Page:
Very frequently these bronze coins, especially the small ones, are silvered or tinned over in such a way as to give them the appearance of a transitional coinage between silver and bronze, hence these specimens are classified by some numismatists among the silver and by others among the bronze coins.

The evidence of the silver coating on the smaller coins is sufficiently obvious since they are held to be derived from the Antoniniani or to be a degenerate form of those coins, but the explanation of any similar idea seems more difficult in the case of the Follis or "Middle Brass ".

219. The coins of the third module only never have the silver coating and the Imperial head on these is always laureated; they are known as Brass Quinarii or by the Latin name Minutuli for half centenionali.

220. The Lower Empire. At the partition of the Empire into the Western and Eastern divisions the coinage preserved the same character for some time at both Rome and Constantinople; but about the year 500 A.D. two distinct coinages arose both failing to resist the influence of the barbarians, that of Constantinople assuming a Byzantine, and that of Rome a Gothic character.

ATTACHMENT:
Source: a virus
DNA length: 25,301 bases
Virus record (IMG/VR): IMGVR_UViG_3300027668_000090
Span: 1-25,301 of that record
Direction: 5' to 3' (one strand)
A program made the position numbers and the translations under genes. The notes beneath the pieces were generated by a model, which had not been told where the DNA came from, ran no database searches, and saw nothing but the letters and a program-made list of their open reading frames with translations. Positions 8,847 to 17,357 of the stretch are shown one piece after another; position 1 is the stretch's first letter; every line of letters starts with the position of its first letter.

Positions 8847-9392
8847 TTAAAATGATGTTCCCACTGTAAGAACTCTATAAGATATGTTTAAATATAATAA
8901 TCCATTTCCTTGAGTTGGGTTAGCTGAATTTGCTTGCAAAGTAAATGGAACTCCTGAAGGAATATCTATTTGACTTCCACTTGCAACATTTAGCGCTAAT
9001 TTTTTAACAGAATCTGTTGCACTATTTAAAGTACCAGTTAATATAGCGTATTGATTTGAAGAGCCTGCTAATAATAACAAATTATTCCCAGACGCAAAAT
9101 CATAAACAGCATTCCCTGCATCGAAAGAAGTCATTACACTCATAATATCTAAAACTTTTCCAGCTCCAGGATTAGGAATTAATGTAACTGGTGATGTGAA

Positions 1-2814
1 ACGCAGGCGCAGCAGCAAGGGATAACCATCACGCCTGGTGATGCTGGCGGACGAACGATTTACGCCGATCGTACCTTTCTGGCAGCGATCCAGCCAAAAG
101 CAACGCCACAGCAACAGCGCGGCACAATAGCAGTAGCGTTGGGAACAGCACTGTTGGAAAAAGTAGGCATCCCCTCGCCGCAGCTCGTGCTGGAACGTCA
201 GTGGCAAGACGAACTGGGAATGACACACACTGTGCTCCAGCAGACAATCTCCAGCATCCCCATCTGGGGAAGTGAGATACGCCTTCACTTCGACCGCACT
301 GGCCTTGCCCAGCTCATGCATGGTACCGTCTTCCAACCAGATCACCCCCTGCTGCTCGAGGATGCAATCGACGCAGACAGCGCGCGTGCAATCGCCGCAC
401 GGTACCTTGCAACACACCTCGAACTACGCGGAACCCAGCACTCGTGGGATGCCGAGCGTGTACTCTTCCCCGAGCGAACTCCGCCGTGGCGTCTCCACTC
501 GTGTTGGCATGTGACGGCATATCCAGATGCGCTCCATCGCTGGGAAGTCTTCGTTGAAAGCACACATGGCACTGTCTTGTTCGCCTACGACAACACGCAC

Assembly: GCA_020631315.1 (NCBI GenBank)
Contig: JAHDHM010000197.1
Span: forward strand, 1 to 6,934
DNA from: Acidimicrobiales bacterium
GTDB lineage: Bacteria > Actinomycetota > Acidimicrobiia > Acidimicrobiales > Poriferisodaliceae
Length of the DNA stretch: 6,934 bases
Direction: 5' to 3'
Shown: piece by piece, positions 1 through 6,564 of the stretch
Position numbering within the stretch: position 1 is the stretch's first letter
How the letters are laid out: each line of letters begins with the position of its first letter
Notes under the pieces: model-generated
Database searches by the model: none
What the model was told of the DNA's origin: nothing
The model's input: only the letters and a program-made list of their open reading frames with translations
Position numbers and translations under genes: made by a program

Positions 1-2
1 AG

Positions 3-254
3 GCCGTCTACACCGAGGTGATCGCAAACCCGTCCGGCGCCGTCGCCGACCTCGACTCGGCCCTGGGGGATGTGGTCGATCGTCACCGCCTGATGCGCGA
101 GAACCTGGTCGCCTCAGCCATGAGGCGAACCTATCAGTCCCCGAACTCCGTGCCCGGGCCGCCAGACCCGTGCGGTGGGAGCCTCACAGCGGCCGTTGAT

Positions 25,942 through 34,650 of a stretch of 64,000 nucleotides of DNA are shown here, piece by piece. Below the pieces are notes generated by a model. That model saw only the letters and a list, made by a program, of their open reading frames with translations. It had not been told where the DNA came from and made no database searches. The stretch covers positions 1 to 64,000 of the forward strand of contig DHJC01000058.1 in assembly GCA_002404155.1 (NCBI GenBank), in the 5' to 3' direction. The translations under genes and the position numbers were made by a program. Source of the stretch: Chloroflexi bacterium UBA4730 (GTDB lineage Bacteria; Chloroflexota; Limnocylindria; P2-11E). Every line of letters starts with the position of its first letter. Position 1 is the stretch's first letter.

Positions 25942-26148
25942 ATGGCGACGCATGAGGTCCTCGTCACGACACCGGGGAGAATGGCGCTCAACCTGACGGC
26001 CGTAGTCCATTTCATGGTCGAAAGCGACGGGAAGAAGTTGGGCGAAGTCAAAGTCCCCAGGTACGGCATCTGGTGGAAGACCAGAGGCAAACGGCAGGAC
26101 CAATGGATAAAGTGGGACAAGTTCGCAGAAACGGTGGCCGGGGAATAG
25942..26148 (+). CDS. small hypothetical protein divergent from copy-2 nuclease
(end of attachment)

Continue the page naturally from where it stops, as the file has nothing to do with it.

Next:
Under the Emperors Anastasius, Justinus and Justinianus I ("491-566) the large bronze coins (follis) which had for so long disappeared from circulation were reintroduced, while in the Western Empire the new rulers caused but little money to be issued and that in very small coins.

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Fig. 52. — Follis of Justinianus.